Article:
In type 2 diabetes (T2D), pancreatic islet beta cells gradually become unable to secrete enough insulin to regulate blood glucose levels. But what are the molecular processes taking place inside these cells along the road to diabetes? Insights into such processes would have a major impact on diabetes prevention and treatment but have largely eluded scientists thus far. Thanks to a unique dataset from living donors, and innovative multi-omics analysis, an international research team led by investigators at the Paul-Langerhans-Institute Dresden (PLID), the SIB Swiss Institute of Bioinformatics and the Max-Planck-Institute (MPI) of Biochemistry has shed some light into the processes driving islet dysfunction. The results of this collaborative study, part of the IMI RHAPSODY project, are published in the journal Nature Metabolism.
A valuable resource to investigate the prediabetic-diabetic continuum
So far, the subtle molecular processes taking place along the road to diabetes eluded scientists because human pancreatic islet data usually came from deceased donors. “In contrast, this study provides the first extensive analysis on islets in situ and plasma samples from the largest cohort of in-depth metabolically profiled living donors”, says Leonore Wigger, Computational Scientist at SIB and co-first author on the study. This approach allowed to circumvent the usual shortcomings associated with data from deceased donors, which can only be characterized as diabetic or non-diabetic, but also are in a particular state of metabolic stress associated with the donor’s terminal condition, and lacking extensive clinical and laboratory information. “Multi-omics data were thus generated using state-of-the-art approaches and integrated in a fashion not previously used in studies on islet dysregulation in relation to hyperglycemia in humans.”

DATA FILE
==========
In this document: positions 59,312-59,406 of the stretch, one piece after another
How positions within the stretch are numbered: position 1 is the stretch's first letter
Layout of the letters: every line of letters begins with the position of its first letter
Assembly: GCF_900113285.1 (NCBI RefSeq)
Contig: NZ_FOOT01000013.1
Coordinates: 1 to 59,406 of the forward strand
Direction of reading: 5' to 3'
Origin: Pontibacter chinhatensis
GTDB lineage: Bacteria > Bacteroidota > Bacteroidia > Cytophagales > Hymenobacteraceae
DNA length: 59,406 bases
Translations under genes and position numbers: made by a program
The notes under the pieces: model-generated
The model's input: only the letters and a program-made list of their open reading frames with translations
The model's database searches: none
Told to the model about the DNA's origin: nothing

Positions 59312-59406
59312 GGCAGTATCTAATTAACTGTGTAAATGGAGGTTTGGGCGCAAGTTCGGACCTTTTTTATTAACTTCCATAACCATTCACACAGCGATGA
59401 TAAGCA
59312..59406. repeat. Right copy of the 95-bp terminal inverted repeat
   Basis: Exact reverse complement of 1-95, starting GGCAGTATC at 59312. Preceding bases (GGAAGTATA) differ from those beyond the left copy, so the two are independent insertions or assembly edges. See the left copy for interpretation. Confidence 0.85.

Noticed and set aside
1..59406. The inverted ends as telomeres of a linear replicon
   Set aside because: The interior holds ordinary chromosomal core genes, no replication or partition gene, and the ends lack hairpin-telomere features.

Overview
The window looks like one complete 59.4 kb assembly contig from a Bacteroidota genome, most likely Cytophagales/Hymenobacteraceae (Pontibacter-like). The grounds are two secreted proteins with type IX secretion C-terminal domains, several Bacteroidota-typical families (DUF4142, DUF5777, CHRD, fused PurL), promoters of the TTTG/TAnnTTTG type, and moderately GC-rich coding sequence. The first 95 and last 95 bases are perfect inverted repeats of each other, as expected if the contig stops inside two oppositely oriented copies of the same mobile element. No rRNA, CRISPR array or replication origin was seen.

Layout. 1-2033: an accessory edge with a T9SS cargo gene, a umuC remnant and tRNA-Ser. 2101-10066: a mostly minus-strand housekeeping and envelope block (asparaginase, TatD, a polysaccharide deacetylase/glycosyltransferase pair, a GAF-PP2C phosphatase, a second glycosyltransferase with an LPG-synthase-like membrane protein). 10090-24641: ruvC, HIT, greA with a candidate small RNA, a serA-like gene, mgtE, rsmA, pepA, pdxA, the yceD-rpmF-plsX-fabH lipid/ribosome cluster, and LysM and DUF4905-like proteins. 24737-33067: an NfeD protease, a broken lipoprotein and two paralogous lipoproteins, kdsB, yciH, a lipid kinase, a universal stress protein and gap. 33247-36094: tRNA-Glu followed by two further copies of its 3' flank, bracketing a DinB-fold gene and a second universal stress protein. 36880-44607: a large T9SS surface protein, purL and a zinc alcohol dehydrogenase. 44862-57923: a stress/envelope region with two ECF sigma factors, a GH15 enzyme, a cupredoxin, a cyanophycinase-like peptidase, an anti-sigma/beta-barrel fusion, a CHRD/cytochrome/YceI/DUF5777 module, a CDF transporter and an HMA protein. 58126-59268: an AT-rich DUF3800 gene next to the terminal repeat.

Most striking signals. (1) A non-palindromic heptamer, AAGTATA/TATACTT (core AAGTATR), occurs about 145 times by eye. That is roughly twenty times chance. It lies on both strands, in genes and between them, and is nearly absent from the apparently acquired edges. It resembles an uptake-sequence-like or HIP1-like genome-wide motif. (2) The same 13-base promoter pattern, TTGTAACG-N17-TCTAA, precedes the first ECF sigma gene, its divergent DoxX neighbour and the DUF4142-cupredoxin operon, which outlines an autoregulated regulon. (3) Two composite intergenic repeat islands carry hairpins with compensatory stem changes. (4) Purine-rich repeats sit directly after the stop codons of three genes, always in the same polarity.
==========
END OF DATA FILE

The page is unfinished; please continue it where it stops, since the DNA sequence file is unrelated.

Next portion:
Mark Ibberson, Director of SIB's Computational biology group Vital-IT and co-Principal investigator of the study concludes: “The results of this study change the way that we think about how the pancreas gets damaged in T2D, and provide a unique dataset of transcriptomic and proteomic data that can be used to enable further discoveries, for instance as an addition to existing datasets.”
Wigger L, Barovic M, Brunner A-D et al. Multi-omics profiling of living human pancreatic islet donors reveals heterogeneous beta cell trajectories toward type 2 diabetes. Nature Metabolism 2021.